Women’s magazines have completely fallen down on the job on this front. No wonder More has finally closed. Who were they serving? Where are the articles that tell women over fifty that penetration might become so painful as to be nearly impossible? That daily coconut oil up the cooch is perhaps the best remedy? Who’s talking about what it really feels like to be sandwiched between demanding teens and demented parents and wondering whether to dye your pubic hair? Or just figuring out what to take!
Once you start asking around, the whispered suggested list of supplements gets very long, very fast: Remifemin, Relizen, Passionflower Extract, Melatonin, Dong Quai, Black Cohash, Astaxanthin, Motherwort, Red Clover, Wild Yam, Valerian, Magnesium, Fish Oil, Vitex, etc. Another list that never ends, and enough to rip your hair out.
As I navigate these rudimentary questions that I wish were more publically discussed (if we can talk about Viagra, we should be able to talk about coconut oil as the great salve for vaginal atrophy, don’t you think?), I also struggle with my own private, more existential path down this road. Aside from the obvious “I’m aging,” there’s a subtler dimension that is coating me like a silky fog right now. What is it exactly?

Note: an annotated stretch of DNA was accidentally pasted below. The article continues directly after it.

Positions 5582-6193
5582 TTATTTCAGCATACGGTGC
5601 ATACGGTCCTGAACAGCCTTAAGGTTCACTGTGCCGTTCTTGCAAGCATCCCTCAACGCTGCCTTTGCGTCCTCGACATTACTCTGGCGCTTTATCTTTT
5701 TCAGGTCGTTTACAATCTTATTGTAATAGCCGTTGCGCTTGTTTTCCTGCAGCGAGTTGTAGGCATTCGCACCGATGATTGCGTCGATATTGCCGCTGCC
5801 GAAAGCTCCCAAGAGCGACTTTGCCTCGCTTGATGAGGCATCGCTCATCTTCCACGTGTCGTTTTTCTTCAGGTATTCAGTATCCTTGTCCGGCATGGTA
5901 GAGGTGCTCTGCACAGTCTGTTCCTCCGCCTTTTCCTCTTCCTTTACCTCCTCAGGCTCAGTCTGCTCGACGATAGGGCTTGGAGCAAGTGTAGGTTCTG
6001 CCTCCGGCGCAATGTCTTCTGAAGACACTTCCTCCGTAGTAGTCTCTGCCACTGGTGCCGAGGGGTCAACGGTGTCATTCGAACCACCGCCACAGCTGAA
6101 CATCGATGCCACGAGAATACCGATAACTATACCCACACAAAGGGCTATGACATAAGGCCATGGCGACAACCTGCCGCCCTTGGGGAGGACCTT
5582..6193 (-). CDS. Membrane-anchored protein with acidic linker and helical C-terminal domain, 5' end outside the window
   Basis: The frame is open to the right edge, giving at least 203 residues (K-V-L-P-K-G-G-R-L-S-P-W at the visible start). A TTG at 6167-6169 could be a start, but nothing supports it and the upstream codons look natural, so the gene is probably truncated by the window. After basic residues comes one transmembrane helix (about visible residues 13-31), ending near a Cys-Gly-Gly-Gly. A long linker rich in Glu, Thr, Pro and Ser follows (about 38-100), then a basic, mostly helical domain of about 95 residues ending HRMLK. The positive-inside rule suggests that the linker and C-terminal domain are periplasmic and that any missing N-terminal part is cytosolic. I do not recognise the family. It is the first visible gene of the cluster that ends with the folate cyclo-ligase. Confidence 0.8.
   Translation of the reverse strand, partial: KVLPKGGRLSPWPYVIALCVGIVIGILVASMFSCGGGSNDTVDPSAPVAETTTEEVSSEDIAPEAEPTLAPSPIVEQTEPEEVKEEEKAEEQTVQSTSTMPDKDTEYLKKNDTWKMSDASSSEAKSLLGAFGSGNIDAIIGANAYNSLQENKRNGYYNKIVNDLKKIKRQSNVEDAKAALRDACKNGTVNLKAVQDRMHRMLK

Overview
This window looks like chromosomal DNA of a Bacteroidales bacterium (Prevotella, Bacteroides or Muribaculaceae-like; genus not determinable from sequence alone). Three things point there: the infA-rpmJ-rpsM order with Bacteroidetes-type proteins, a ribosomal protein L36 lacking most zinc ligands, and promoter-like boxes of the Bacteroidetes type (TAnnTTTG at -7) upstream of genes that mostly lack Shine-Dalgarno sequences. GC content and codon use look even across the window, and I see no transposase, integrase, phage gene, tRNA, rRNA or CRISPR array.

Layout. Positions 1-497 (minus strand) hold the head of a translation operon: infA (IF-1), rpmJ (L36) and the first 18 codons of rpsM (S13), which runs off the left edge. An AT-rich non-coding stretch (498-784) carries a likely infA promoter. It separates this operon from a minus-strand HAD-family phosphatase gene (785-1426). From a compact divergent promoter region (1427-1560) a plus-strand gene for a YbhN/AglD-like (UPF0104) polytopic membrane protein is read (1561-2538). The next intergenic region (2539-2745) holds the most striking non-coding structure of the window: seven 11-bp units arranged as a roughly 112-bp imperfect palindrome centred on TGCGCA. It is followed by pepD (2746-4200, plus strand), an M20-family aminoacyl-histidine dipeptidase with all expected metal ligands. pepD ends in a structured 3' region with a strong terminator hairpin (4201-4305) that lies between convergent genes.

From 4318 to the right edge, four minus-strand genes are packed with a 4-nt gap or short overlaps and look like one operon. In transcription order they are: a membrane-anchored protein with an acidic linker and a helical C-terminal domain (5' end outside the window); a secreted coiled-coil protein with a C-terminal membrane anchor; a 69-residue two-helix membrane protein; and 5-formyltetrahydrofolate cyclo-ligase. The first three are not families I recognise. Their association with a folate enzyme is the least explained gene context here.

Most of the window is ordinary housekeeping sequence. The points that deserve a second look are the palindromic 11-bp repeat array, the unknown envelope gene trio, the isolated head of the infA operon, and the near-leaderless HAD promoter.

After years of being considerably ahead of the curve, I’m now unremarkably right here in the heart of middle-age, a place that feels to me a little like nowhere. What’s my purpose in this second half of life? It often feels to me like my days of ambition are firmly in the past. Starting to go gray, starting to sag, no longer ravenously hungry for anything but contentment. Is this something I should feel guilty about? Am I feeling ashamed of myself somehow?
I think the answer is yes, a little. As a culture, we skim over menopause as a subject because it’s simply not sexy. Men can still age with rugged grace and women are still condescended to as they go gray (note the brouhaha over Carrie Fisher vs Harrison Ford in the last Star Wars movie). Many aging women are, on some (perhaps subconscious, perhaps unwilling to admit) level, embarrassed to not be young anymore.